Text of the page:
Marine aquarists looking for a gorgeous, interesting, nano-friendly fish might entertain the idea of keeping the purple firefish (a.k.a. the purple dartfish, elegant firefish/dartfish, and decorated firefish/dartfish, among various other common names). Given appropriate tankmates and care, this graceful, hardy, relatively undemanding denizen of the Indian and western Pacific oceans can prove to be a worthy resident in a peaceful FOWLR or reef aquarium.
Potentially reaching around 3.5 inches in total length, the purple firefish (Nemateleotris decora) has a slender, torpedo-shaped body with elongated second dorsal and anal fins. This fish’s fins could be said to vaguely resemble the fins of a dart, and its slender body the shaft of the dart—hence the “dartfish” moniker. Its coloration is yellow to white overall with a swath of purple extending from the snout along the dorsum to the first dorsal fin. The unpaired fins are a stunning purple and burgundy.
N. decora is a zooplanktivore that feeds primarily on tiny crustaceans and their larvae. Captive specimens will accept most appropriately sized meaty foods drifting in the water column. Mysids, enriched brine shrimp, and finely chopped mollusk or crustacean flesh are all good choices. Offer several small feedings per day rather than one large meal. Also, occasionally enriching foods with a nutritional supplement is recommended to maintain this species in optimum health and coloration.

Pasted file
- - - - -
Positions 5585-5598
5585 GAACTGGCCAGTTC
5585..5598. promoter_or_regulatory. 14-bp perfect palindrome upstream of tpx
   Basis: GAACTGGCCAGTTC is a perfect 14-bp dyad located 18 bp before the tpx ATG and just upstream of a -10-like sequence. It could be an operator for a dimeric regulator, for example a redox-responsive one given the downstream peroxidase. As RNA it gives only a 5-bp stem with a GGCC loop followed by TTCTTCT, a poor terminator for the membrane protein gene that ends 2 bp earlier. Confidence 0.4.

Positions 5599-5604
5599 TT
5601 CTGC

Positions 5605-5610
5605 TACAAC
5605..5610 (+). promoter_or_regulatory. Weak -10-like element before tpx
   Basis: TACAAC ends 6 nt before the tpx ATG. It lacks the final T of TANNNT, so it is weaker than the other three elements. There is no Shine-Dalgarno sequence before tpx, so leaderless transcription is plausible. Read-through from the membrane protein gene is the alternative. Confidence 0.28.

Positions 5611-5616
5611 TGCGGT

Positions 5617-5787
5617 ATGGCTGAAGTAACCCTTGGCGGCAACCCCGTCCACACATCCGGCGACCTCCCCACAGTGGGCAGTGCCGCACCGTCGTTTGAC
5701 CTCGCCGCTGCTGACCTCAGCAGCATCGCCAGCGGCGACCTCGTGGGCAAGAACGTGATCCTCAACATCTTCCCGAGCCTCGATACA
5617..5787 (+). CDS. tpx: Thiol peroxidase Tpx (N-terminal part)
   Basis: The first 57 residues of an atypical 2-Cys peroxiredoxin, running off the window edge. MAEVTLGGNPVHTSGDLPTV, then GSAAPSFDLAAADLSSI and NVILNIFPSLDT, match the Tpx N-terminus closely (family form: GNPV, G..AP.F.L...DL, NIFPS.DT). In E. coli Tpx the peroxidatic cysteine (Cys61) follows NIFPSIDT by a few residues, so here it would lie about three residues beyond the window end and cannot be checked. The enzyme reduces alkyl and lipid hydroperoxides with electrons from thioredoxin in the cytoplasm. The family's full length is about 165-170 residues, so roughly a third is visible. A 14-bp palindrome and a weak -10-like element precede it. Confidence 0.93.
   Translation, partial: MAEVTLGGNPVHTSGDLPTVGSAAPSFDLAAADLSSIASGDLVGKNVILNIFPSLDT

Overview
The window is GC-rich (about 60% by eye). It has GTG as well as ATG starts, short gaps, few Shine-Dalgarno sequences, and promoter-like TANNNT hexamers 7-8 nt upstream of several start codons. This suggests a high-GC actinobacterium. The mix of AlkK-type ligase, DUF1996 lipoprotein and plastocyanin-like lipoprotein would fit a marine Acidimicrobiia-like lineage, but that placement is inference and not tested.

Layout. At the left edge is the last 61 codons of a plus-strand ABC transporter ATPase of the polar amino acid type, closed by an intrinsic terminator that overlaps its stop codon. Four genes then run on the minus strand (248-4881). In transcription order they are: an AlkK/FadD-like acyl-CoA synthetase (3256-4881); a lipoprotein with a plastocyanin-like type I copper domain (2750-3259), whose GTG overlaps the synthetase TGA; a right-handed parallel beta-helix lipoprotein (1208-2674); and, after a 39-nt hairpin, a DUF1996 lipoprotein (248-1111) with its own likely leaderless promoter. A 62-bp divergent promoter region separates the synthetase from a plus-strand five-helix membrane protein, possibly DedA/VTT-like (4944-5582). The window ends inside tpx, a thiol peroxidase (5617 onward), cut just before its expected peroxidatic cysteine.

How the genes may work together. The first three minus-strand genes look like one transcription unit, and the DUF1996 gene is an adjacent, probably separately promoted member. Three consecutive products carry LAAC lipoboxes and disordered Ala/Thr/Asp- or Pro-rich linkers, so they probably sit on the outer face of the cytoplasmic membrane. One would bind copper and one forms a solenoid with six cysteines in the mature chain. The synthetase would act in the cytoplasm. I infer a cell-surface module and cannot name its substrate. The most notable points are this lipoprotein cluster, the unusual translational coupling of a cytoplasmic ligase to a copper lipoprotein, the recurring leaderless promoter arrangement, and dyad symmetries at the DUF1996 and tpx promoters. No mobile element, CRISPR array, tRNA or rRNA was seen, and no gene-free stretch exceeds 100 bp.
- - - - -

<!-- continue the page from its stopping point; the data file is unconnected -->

The purple firefish is a good candidate for smaller marine systems, with a 20-gallon tank being appropriate minimum housing. This species spends most of its time hovering in the water column, in a slight tail-down orientation, close to a safe retreat, so be sure your live rock is arranged to provide ample nooks and crannies for hiding. Being a notorious jumper, N. decora also demands a well-covered aquarium—especially when it’s just getting settled in.
Peaceful, non-boisterous companions are in order for N. decora. Aggressive or overly active/competitive tankmates will drive this skittish species into hiding and prevent it from getting its fair share of food, potentially to the point of starvation.
In photographs, N. decora is very commonly depicted swimming in pairs. However, it’s important to keep in mind that this should be attempted only with known mated pairs (i.e., male/female bonded pairs that were collected together). Otherwise, conspecifics kept in the same tank are likely to squabble with one another.
Being small, peaceful (toward heterospecifics), not prone to copious waste production, and completely disinclined to nip, nibble on, or otherwise consume corals and other sessile invertebrates, N. decora makes an ideal candidate for reef systems—again, with the caveat that any piscine tankmates are very peaceful and not overly energetic.